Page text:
Madame Voss, in obedience to her husband’s commands, went up to Marie and found her sitting in the children’s room, leaning with her head on her hand and her elbow on the table, while the children were asleep around her. She was waiting till the house should be quiet, so that she could go down and complete her work. ‘O, is it you, Aunt Josey?’ she said. ‘I am waiting till uncle and M. Urmand are gone, that I may go down and put away the wine and the fruit.’
‘Never mind that to-night, Marie.’
‘O yes, I will go down presently. I should not be happy if the things were not put straight. Everything is about the house everywhere. We need not, I suppose, become like pigs because M. Urmand has come from Basle.’
‘No; we need not be like pigs,’ said Madame Voss. ‘Come into my room a moment, Marie. I want to speak to you. Your uncle won’t be up yet.’ Then she led the way, and Marie followed her. ‘Your uncle is becoming angry, Marie, because —’
‘Because why? Have I done anything to make him angry?’
‘Why are you so cross to this young man?’
‘I am not cross, Aunt Josey. I went on just the same as I always do. If Uncle Michel wants anything else, that is his fault; — not mine.’
‘Of course you know what he wants, and I must say that you ought to obey him. You gave him a sort of a promise, and now he thinks that you are breaking it.’
‘I gave him no promise,’ said Marie stoutly.
‘He says that you told him that you would at any rate be civil to M. Urmand.’
‘And I have been civil,’ said Marie.
‘You did not speak to him.’
‘I never do speak to anybody,’ said Marie. ‘I have got something to think of instead of talking to the people. How would the things go, if I took to talking to the people, and left everything to that little goose, Peter? Uncle Michel is unreasonable — and unkind.’
‘He means to do the best by you in his power. He wants to treat you just as though you were his daughter.’
‘Then let him leave me alone. I don’t want anything to be done. If I were his daughter he would not grudge me permission to stop at home in his house. I don’t want anything else. I have never complained.’
‘But, my dear, it is time that you should be settled in the world.’
‘I am settled. I don’t want any other settlement — if they will only let me alone.’
‘Marie,’ said Madame Voss after a short pause, ‘I sometimes think that you still have got George Voss in your head.’
‘Is it that, Aunt Josey, that makes my uncle go on like this?’ asked Marie.
‘You do not answer me, child.’
‘I do not know what answer you want. When George was here, I hardly spoke to him. If Uncle Michel is afraid of me, I will give him my solemn promise never to marry any one without his permission.’
‘George Voss will never come back for you,’ said Madame Voss.
‘He will come when I ask him,’ said Marie, flashing round upon her aunt with all the fire of her bright eyes. ‘Does any one say that I have done anything to bring him to me? If so, it is false, whoever says it. I have done nothing. He has gone away, and let him stay. I shall not send for him. Uncle Michel need not be afraid of me, because of George.’
By this time Marie was speaking almost in a fury of passion, and her aunt was almost subdued by her. ‘Nobody is afraid of you, Marie,’ she said.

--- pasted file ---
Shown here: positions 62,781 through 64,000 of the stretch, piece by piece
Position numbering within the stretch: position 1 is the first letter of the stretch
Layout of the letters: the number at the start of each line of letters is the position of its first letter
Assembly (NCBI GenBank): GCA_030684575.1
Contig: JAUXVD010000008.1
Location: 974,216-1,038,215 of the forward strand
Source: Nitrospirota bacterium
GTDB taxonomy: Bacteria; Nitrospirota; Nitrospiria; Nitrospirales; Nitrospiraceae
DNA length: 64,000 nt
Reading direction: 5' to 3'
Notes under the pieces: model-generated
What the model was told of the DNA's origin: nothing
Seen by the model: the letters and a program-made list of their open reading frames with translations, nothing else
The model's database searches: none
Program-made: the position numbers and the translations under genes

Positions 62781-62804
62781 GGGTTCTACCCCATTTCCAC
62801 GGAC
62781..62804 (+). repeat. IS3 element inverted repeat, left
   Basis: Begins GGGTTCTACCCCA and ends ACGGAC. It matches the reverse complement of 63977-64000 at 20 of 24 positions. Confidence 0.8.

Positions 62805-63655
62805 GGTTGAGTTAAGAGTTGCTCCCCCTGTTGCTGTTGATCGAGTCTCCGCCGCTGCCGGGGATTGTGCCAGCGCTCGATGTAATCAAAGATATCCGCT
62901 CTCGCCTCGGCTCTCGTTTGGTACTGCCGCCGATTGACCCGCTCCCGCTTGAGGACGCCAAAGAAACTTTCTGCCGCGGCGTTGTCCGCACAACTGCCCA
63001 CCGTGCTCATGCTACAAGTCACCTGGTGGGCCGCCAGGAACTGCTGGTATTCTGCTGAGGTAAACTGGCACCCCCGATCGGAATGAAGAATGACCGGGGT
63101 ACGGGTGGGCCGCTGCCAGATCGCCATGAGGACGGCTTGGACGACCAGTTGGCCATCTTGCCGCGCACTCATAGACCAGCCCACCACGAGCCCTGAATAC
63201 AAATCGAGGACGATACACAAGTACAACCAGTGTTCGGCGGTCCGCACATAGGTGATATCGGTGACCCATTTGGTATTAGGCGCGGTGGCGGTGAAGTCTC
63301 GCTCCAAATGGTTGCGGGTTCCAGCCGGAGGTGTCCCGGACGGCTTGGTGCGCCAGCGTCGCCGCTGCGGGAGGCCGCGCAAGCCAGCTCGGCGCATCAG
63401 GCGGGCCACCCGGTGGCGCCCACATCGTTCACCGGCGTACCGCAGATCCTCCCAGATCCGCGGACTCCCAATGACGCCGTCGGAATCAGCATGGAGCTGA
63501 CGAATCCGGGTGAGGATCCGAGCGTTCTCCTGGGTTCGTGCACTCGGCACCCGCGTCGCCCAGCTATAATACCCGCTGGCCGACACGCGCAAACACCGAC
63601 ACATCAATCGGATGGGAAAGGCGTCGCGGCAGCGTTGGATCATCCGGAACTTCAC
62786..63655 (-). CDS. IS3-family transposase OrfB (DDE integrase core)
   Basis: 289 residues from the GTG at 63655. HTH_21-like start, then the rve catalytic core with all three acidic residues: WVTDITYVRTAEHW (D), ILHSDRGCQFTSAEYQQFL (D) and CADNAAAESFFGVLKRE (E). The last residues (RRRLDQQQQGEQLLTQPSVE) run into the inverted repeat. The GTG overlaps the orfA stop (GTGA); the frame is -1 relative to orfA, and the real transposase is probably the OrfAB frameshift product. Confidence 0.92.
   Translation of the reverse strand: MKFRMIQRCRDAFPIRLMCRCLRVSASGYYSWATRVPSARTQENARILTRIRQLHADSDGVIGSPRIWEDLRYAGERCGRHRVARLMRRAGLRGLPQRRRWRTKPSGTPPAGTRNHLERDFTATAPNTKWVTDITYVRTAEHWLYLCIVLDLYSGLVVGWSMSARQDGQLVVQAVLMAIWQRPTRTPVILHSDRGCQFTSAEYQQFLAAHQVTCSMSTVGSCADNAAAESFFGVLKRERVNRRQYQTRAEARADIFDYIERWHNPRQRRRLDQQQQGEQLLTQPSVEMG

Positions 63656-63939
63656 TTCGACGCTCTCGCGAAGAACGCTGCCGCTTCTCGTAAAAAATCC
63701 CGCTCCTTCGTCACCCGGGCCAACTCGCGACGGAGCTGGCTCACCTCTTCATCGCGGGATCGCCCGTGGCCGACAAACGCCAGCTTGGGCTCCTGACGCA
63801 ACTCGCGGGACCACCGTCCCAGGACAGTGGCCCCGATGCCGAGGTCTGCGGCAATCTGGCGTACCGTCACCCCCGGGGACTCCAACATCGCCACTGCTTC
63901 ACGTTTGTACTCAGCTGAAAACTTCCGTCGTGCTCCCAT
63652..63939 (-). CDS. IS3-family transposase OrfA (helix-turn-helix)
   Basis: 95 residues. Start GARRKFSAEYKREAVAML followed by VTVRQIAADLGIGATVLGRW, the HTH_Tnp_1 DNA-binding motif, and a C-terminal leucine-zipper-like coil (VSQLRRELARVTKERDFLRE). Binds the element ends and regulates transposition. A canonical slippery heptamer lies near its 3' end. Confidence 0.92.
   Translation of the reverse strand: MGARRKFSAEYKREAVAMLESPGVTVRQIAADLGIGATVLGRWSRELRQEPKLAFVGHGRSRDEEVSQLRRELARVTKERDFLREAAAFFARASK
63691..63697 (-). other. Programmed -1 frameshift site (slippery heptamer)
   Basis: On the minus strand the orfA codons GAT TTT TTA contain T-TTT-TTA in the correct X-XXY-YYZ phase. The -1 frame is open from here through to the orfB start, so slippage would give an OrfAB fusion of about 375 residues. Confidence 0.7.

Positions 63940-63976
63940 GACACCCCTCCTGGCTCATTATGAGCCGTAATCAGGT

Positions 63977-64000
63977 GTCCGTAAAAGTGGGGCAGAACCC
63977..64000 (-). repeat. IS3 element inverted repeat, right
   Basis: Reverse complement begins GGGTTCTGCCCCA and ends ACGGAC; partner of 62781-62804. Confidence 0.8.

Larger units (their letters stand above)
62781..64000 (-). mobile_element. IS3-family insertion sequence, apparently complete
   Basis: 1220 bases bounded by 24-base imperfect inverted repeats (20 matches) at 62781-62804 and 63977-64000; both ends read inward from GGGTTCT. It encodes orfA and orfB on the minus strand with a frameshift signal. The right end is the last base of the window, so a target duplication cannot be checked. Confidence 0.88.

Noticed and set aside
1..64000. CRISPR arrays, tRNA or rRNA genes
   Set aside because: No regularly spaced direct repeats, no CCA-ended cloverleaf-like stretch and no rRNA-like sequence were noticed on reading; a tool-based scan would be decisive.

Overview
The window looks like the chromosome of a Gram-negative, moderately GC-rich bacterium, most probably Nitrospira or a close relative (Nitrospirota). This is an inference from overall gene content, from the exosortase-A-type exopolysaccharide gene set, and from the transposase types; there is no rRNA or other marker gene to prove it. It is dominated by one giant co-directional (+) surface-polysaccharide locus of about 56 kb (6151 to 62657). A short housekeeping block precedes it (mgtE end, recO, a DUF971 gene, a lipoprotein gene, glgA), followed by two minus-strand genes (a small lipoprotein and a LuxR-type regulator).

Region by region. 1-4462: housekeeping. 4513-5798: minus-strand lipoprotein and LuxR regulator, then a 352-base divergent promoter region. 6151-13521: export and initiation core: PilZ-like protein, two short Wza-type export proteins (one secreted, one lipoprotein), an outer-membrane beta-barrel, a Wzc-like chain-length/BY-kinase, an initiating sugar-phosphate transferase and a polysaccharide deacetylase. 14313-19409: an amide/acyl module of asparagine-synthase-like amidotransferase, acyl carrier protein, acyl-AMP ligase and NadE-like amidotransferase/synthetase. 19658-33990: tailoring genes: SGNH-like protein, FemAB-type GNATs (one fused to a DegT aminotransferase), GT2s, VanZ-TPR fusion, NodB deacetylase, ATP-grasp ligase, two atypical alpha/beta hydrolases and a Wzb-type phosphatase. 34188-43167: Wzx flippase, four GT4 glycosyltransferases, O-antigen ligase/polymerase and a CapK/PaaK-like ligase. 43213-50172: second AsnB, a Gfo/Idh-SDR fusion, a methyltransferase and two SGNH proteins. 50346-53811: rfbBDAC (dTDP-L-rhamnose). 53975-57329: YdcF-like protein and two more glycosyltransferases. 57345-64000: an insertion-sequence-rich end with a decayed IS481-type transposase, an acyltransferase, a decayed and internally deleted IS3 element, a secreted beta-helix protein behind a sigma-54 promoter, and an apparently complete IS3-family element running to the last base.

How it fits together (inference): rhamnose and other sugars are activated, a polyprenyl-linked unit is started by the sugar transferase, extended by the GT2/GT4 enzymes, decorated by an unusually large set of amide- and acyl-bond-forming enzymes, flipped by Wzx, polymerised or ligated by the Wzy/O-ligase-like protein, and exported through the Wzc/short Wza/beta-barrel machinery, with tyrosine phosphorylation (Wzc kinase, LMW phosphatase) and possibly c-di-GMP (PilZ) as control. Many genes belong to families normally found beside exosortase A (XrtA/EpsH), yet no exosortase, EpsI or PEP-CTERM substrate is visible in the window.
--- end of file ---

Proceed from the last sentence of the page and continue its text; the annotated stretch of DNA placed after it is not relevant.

‘Nobody need be. If they will let me alone, I will do no harm to any one.’
‘But, Marie, you would wish to be married some day.’
‘Why should I wish to be married? If I liked him, I would take him, but I don’t. O, Aunt Josey, I thought you would be my friend!’
‘I cannot be your friend, Marie, if you oppose your uncle. He has done everything for you, and he must know best what is good for you. There can be no reason against M. Urmand, and if you persist in being so unruly, he will only think that it is because you want George to come back for you.’
‘I care nothing for George,’ said Marie, as she left the room; ‘nothing at all — nothing.’
About half-an-hour afterwards, listening at her own door, she heard the sound of her uncle’s feet as he went to his room, and knew that the house was quiet. Then she crept forth, and went about her business. Nobody should say that she neglected anything because of this unhappiness. She brushed the crumbs from the long table, and smoothed the cloth for the next morning’s breakfast; she put away bottles and dishes, and she locked up cupboards, and saw that the windows and the doors were fastened. Then she went down to her books in the little office below stairs. In the performance of her daily duty there were entries to be made and figures to be adjusted, which would have been done in the course of the evening, had it not been that she had been driven upstairs by fear of her lover and her uncle. But by the time that she took herself up to bed, nothing had been omitted. And after the book was closed she sat there, trying to resolve what she would do. Nothing had, perhaps, given her so sharp a pang as her aunt’s assurance that George Voss would not come back to her, as her aunt’s suspicion that she was looking for his return. It was not that she had been deserted, but that others should be able to taunt her with her desolation. She had never whispered the name of George to any one since he had left Granpere, and she thought that she might have been spared this indignity. ‘If he fancies I want to interfere with him,’ she said to herself, thinking of her uncle, and of her uncle’s plans in reference to his son, ‘he will find that he is mistaken.’ Then it occurred to her that she would be driven to accept Adrian Urmand to prove that she was heart-whole in regard to George Voss.
She sat there, thinking of it till the night was half-spent, and when she crept up cold to bed, she had almost made up her mind that it would be best for her to do as her uncle wished. As for loving the man, that was out of the question. But then would it not be better to do without love altogether?
Last updated Monday, December 22, 2014 at 10:55